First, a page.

We have tended to focus on problems in isolation, one harm at a time, and our efforts have been simplistic and myopic.
To significantly reduce patient harm, we need to adopt a holistic, systematic approach that extends across cultural, technological and procedural boundaries - one that is based on the evidence of what works.
Taking its lead from developments in highway and airline safety, the report* argues in favour of a holistic approach, integrated systems, comprehensive risk assessment and performance reporting, regulation and the creation of a "science for safety".
How can we balance procedure, patients, practice, drug delivery connections, cost, staffing and technology... How can we elevate care, competency, compassion, communication, commitment, courage and values between individual and group levels?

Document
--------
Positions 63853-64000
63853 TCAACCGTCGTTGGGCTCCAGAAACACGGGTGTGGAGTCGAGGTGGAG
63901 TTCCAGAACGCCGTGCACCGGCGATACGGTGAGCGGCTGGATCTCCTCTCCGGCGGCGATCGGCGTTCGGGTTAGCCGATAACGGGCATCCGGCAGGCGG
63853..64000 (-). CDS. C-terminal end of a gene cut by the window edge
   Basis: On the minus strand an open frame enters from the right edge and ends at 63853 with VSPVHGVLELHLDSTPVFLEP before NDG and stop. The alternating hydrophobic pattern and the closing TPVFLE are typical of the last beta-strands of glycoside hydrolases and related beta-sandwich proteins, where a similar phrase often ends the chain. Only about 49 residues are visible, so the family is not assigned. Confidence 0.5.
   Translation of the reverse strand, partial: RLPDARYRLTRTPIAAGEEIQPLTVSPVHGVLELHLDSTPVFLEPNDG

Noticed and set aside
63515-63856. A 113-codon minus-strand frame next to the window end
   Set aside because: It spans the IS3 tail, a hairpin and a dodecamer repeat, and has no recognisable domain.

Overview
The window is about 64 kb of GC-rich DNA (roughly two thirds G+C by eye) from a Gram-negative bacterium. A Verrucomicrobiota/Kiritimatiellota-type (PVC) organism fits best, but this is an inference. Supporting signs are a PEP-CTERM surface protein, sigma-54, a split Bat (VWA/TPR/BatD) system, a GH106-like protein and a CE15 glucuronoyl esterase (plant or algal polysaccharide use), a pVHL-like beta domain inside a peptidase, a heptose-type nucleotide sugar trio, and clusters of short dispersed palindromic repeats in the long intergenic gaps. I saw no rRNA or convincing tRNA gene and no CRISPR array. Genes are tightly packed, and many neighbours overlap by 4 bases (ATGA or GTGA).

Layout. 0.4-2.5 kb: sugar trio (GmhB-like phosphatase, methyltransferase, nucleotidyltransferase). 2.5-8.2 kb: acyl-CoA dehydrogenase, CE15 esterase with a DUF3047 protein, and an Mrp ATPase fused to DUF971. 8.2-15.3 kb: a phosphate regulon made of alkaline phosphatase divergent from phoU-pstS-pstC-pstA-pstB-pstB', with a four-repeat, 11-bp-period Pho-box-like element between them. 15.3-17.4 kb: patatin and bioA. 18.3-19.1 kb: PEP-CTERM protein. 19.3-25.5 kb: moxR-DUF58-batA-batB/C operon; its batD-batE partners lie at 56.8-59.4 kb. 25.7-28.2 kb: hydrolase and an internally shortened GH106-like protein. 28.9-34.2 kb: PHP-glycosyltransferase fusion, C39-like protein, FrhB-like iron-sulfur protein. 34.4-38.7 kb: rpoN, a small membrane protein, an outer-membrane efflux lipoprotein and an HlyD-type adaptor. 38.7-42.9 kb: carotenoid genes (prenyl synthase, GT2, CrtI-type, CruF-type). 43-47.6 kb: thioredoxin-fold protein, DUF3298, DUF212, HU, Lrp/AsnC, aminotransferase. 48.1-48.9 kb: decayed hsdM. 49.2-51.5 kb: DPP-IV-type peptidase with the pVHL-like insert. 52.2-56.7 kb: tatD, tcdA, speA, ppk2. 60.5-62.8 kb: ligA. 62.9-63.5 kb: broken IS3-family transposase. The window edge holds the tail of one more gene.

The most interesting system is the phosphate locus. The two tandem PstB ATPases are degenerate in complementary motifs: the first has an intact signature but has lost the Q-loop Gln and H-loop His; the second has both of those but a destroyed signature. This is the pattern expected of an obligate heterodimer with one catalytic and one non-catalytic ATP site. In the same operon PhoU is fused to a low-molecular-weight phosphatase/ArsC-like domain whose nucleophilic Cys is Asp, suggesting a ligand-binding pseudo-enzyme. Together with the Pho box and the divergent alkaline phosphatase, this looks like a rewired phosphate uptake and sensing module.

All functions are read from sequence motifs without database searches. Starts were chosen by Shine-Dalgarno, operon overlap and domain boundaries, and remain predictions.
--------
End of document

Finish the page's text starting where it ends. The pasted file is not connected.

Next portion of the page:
Having agreed and identified the essential sources of evidence (humanistic and mechanistic), how can we integrate them?
Ara Darzi (2015) Patient safety needs to be improved. Health Service Journal, 13 February. 125: 6434, p.18.
*Transforming Patient Safety: A Sector-Wide Systems Approach
Peter J Pronovost, Alan D Ravitz, Robert A Stoll, Susan B Kennedy
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